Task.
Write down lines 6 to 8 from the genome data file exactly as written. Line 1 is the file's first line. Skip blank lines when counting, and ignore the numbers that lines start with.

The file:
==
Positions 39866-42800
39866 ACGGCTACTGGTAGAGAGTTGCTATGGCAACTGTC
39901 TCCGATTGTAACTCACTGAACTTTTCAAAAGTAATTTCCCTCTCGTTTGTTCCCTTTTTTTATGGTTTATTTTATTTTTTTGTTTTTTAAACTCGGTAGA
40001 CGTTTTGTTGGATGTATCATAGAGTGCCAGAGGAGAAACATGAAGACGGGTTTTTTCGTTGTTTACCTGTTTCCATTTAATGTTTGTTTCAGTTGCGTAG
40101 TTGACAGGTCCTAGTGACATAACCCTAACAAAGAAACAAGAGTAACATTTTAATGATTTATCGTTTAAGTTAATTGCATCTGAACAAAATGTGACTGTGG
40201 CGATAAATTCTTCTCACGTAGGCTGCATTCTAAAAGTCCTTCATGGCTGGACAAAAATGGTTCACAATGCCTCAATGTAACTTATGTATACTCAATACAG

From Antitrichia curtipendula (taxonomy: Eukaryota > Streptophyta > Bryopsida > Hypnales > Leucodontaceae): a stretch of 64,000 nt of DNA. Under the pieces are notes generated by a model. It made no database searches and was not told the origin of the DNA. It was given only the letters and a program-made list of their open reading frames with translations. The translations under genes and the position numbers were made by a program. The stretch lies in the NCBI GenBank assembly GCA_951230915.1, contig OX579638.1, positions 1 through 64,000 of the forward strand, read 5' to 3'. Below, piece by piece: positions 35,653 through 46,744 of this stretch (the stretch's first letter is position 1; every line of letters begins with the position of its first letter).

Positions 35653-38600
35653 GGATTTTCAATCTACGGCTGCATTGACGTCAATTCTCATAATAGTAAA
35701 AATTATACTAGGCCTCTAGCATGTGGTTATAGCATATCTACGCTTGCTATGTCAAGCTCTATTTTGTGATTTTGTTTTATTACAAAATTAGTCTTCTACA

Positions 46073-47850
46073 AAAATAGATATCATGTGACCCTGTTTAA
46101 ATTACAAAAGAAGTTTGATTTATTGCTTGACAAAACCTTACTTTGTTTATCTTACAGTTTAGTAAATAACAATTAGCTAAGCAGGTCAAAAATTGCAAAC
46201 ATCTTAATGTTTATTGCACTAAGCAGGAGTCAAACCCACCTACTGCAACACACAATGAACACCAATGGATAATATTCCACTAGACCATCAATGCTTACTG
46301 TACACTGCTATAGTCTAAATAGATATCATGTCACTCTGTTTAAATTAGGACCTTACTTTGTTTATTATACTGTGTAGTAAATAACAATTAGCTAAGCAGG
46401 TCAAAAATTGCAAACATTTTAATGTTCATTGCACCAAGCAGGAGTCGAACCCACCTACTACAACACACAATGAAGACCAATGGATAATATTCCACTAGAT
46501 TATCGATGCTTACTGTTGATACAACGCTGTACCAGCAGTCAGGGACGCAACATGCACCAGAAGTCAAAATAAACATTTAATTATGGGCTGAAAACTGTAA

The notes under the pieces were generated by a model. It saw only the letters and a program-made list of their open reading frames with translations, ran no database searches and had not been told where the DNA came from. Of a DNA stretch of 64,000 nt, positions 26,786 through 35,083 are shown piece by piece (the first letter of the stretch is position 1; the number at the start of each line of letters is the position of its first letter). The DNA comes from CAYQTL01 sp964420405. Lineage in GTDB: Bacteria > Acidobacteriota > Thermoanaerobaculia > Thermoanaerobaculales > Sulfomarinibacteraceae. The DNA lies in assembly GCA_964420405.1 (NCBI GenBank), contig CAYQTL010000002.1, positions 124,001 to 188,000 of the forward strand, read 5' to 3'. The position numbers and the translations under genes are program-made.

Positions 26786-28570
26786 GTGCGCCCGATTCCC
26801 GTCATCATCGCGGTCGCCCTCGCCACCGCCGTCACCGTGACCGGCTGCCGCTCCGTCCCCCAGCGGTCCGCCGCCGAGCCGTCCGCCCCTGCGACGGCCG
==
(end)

40201 CGATAAATTCTTCTCACGTAGGCTGCATTCTAAAAGTCCTTCATGGCTGGACAAAAATGGTTCACAATGCCTCAATGTAACTTATGTATACTCAATACAG

From Antitrichia curtipendula (taxonomy: Eukaryota > Streptophyta > Bryopsida > Hypnales > Leucodontaceae): a stretch of 64,000 nt of DNA. Under the pieces are notes generated by a model. It made no database searches and was not told the origin of the DNA. It was given only the letters and a program-made list of their open reading frames with translations. The translations under genes and the position numbers were made by a program. The stretch lies in the NCBI GenBank assembly GCA_951230915.1, contig OX579638.1, positions 1 through 64,000 of the forward strand, read 5' to 3'. Below, piece by piece: positions 35,653 through 46,744 of this stretch (the stretch's first letter is position 1; every line of letters begins with the position of its first letter).

Positions 35653-38600